Listed below are best practices to reduce and prevent falls and related injuries. These are based on literature reviews of evidence for each practice. To help you move from best evidence to best practice, click on the + button next to each best practice to find implementation details, as well as change ideas that you can test using a PDSA approach.

For each best practice, indicators to measure these practices are noted by the indicator number they are referred to on the measurement page.

  1. Canadian Patient Safety Institute, The Change Foundation, Canadian Foundation for Healthcare Improvement.

    Safety at home. A pan-Canadian home care safety study. 2013.
    Available from: http://www.patientsafetyinstitute.ca/English/research/commissionedResearch/SafetyatHome/Pages/default.aspx

  2. Masotti P, McColl MA, Green M. Adverse events experienced by homecare patients: a scoping review of the literature.

    International Journal for Quality in Health Care. 2010;22(2):115-25.
    Available from: http://www.ncbi.nlm.nih.gov/pubmed/?term=Adverse+events+experienced+by+homecare+patients%3A+a+scoping+review+of+the+literature

  3. Doran DM, Hirdes J, Blais R, Baker RG, Pickard J, Jantzi M. The nature of safety problems among Canadian homecare clients: evidence from the RAI-HC© reporting system.

    Journal of Nursing Management. 2009;17(2):165-74.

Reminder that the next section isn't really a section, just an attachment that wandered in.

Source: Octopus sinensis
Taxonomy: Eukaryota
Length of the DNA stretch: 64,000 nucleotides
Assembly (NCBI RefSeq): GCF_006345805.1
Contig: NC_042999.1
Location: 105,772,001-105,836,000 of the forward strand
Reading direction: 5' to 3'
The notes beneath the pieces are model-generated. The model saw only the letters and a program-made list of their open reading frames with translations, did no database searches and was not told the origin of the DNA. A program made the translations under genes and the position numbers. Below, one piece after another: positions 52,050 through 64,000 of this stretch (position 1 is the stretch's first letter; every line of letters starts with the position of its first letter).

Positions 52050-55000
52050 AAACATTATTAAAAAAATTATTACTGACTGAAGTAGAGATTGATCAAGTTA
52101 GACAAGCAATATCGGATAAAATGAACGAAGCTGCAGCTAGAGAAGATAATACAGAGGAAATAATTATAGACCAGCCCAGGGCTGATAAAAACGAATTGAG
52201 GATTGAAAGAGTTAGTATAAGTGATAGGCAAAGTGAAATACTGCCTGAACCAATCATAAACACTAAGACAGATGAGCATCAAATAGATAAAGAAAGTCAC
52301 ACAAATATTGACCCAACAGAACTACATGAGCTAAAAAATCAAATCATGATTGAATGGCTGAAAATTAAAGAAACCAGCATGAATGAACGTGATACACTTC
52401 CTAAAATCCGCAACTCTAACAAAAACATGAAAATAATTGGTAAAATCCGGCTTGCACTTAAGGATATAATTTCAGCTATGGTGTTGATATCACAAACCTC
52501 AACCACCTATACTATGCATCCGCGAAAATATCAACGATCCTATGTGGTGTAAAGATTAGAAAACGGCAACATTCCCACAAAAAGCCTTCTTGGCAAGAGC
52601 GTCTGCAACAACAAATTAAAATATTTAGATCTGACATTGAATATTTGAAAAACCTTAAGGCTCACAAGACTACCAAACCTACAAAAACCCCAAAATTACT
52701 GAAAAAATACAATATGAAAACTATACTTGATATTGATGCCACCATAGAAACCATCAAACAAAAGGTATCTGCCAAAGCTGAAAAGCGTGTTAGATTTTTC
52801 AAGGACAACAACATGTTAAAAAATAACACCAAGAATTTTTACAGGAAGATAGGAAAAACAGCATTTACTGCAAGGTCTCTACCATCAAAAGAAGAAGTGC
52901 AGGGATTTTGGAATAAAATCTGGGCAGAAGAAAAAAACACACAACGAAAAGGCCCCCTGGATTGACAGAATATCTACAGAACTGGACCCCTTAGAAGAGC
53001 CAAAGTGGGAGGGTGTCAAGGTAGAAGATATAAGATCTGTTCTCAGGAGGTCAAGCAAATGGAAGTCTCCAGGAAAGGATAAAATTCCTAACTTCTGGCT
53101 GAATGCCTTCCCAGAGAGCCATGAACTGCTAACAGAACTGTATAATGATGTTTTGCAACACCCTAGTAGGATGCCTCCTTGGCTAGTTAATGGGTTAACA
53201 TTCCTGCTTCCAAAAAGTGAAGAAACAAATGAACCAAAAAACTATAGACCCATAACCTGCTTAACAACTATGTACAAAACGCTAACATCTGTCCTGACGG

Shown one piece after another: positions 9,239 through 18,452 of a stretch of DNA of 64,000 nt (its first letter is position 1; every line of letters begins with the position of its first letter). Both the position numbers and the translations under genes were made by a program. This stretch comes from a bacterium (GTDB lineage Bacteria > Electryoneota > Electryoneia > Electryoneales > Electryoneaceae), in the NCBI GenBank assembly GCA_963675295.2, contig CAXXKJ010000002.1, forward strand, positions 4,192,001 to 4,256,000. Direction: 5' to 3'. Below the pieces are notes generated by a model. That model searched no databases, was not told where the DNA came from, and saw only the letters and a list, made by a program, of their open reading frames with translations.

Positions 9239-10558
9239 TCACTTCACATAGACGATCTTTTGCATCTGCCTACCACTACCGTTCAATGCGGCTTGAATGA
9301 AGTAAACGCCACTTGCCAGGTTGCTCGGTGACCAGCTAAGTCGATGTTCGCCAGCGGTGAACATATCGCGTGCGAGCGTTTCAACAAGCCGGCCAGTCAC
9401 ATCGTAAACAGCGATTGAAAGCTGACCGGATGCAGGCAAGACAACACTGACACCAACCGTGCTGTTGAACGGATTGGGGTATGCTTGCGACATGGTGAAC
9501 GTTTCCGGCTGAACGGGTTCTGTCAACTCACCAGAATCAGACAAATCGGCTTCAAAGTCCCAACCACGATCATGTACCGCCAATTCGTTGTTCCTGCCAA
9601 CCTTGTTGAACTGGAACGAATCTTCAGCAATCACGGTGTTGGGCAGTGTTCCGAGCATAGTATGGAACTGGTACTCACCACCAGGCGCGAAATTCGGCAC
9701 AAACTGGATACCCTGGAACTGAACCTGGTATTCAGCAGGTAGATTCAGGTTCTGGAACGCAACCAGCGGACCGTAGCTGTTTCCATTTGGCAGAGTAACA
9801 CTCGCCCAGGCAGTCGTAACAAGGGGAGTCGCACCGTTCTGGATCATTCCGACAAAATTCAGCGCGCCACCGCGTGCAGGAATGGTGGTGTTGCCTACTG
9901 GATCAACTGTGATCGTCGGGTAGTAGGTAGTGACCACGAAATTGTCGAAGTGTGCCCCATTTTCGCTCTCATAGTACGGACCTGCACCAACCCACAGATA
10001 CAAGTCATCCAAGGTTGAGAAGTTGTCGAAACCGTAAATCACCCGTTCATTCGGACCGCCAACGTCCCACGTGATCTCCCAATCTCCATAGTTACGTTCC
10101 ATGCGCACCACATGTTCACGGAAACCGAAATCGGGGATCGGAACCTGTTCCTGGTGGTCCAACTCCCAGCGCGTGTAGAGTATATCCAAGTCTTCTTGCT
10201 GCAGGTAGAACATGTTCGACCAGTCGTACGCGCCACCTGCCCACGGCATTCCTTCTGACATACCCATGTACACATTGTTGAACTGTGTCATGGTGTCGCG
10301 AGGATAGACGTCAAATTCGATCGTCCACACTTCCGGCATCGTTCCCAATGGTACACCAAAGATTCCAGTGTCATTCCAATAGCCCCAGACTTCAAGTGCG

Available from: http://www.ncbi.nlm.nih.gov/pubmed/?term=The+nature+of+safety+problems+among+Canadian+homecare+clients%3A+evidence+from+the+RAI-HC%C2%A9+reporting+system

  4. Hohl CM, Nosyk B, Kuramoto L, Zed PJ, Brubacher JR, Abu-Laban RB, et al. Outcomes of emergency department patients presenting with adverse drug events.

    Annals of Emergency Medicine. 2011;58(3):270-9.e4. Epub 2011/03/01.
    Available from: http://www.ncbi.nlm.nih.gov/pubmed/21354651

  5. Wu C, Bell CM, Wodchis WP. Incidence and economic burden of adverse drug reactions among elderly patients in Ontario emergency departments: a retrospective study.

    Drug safety: An International Journal of Medical Toxicology and Drug Experience. 2012;35(9):769-81.
    Available from: http://www.ncbi.nlm.nih.gov/pubmed/?term=Incidence+and+economic+burden+of+adverse+drug+reactions+among+elderly+patients+in+Ontario+emergency+departments%3A+a+retrospective+study